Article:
While a lot of the flyfishing world takes a winter break, it’s always worth remembering that there are hundreds of kilometres of Snowy Mountains lake shore waiting for your attention. The days to look for are flat calm if you fancy a spot of polaroiding, or a light offshore breeze if you’re prospecting with big wets (like the famous go-to crystal flash Woolly Bugger). Whilst it’s a lot more complicated than this, here are a few tips.
- Use an unweighted Pheasant Tail Nymph (it has to sink slowly) under an indicator, cast in front of a cruising fish. A big dry is a good alternative to an indicator. Use two nymphs if you want to fish flies at different depths, though presentations tend not to be quite as ‘clean’, and the risk of one fly snagging during the fight is real.
- If you’re not seeing fish, try a weighted Woolly Bugger sunk into deep water off steeply-sloping banks; fished back with an ultra-slow retrieve.
- If you are seeing fish but they’re not cruising close in, indicator fish in the 5 to 10 metre off-the-shore zone. Use weighted nymphs and don’t be shy about using a Glo-bug; it is winter after all. And strike at any movement of the indicator at all.
- Look for the best spots. Dark clay with signs of yabby holes; weedy areas; soaks; defined bays; high banks where you can get the sun behind you from 10am until 1 pm (you facing south to west);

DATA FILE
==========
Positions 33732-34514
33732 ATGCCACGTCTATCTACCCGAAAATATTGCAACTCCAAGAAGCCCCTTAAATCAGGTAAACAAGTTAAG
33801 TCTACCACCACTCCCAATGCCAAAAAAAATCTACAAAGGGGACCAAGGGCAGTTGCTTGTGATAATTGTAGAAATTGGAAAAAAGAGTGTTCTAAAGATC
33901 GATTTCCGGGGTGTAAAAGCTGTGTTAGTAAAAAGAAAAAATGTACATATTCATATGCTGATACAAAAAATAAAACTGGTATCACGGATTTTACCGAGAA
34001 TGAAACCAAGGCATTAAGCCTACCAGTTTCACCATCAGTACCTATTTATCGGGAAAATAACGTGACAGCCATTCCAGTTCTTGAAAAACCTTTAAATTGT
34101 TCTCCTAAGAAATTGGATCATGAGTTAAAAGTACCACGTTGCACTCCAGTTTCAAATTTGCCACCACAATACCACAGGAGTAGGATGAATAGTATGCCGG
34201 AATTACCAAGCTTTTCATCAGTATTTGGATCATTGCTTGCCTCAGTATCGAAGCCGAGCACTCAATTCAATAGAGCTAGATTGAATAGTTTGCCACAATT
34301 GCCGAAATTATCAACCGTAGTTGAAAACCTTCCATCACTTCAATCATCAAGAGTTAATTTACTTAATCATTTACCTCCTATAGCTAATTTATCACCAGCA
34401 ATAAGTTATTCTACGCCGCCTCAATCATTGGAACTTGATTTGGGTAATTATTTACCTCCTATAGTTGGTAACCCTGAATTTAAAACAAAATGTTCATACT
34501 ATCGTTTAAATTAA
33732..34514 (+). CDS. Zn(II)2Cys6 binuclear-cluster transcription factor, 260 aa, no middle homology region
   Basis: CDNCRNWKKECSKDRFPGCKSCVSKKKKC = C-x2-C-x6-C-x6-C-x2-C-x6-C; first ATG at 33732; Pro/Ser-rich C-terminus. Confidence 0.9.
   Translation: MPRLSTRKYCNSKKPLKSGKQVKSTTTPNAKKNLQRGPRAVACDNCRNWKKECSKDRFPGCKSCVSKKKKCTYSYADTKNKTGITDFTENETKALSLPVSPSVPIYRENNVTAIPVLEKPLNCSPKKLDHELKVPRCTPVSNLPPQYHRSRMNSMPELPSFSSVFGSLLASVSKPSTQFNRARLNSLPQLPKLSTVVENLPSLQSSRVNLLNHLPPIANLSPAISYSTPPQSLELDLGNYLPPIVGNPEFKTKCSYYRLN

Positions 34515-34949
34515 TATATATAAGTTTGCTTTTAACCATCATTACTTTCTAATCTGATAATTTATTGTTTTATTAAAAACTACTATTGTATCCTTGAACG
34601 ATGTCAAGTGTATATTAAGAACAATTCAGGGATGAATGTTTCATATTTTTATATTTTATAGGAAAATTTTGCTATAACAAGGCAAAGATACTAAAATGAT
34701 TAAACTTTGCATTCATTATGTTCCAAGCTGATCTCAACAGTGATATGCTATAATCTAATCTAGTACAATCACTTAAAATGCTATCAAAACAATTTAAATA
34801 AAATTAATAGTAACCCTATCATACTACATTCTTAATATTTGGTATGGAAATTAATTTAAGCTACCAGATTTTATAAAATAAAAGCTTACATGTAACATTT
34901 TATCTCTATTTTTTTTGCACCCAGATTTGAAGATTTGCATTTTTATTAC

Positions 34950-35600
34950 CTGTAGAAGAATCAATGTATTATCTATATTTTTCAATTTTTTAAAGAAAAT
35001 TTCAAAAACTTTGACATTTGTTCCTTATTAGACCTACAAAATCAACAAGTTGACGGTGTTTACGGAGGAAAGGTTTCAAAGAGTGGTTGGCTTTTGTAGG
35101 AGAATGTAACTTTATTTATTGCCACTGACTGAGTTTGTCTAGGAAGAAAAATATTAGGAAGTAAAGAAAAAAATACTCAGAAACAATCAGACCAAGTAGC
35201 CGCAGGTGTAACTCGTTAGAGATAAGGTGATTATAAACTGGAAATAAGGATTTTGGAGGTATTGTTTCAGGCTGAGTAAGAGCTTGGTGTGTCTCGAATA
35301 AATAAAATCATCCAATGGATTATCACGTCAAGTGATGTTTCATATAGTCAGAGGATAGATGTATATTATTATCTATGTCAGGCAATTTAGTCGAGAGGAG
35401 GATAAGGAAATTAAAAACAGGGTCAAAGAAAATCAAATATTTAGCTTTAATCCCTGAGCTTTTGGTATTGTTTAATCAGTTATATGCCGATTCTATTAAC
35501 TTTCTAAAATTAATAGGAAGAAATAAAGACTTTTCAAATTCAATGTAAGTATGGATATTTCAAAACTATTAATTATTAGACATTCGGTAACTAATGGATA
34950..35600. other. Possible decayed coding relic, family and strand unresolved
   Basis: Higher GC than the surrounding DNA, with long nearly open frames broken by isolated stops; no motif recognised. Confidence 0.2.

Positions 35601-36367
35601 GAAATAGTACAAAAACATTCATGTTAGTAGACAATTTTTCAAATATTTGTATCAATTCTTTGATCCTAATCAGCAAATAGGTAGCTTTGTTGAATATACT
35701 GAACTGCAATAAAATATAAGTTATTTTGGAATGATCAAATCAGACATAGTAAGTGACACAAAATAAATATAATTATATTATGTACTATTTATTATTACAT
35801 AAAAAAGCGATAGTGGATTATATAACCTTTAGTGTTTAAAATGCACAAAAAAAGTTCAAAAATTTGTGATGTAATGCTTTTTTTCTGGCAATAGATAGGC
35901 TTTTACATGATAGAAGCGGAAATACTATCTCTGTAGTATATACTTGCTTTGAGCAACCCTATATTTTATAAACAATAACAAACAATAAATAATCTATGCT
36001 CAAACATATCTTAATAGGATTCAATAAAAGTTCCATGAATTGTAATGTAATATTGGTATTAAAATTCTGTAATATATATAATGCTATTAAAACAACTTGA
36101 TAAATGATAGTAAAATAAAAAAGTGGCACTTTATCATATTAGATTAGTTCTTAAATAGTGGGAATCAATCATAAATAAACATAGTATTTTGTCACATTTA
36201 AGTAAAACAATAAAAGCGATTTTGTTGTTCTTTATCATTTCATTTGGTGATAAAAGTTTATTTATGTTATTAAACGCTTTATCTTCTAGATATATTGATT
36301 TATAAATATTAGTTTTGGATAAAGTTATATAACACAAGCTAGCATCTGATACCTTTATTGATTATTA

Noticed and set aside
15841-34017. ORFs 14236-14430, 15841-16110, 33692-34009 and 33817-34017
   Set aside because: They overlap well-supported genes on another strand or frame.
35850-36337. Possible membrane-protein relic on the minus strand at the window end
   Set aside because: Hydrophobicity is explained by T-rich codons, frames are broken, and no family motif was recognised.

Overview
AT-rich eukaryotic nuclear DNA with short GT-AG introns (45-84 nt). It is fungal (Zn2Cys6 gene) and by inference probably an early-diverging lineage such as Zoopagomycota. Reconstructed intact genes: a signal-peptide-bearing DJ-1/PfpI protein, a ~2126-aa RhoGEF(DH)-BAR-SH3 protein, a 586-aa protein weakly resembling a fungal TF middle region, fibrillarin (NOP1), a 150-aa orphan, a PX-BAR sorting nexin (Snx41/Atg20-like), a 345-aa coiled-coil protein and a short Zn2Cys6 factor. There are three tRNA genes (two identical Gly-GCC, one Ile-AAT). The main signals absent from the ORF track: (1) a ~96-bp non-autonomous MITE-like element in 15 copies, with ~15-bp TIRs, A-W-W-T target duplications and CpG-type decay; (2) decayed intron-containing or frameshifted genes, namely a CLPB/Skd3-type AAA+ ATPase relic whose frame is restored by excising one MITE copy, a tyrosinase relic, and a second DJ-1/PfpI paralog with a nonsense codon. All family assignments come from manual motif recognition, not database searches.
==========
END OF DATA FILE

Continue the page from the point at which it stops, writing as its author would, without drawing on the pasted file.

But as always, expect the unexpected. On Lake Jindabyne near the dam wall last week with the Crazy Trout Hunters, the first sign of a fish was a rise 1oo metres along the bank. We scurried along the rocks and the fish taunted us for a whole before spooking. Then we noticed the small black insects drifting past and I managed to get one to crawl on to my rod tip. Termites (or ants?). I can’t say for sure which they were, but you know what they say about fishing to rises for either on lakes… (I’m too polite to repeat it here!)
The fish continued to taunt us. From memory we saw eight trout, a lot of them good-sized browns, and the only one Rod caught wasn’t rising but lying doggo against the bank – he landed his dry on a boulder and the nymph plopped into the water in front of the fish, which obligingly sucked it down.
Meanwhile, on Eucumbene, Anthony was following up on reports of a few rainbows at Anglers Reach and managed to get some action at dusk – with that crystal flash Woolly Bugger again.
In the bigger picture, a big dump of snow on the mountains over the last few days should help inflows, though as usual, lake levels will be equally at the mercy of how much water Snowy Hydro sends through the turbines and west. Lake Eucumbene is presently 23.5% (and just about to exceed last year’s level for the first time in 2019), Jindabyne is 68.5%, and Tantangara 18%. And all the lakes are more-or-less stable – for the moment.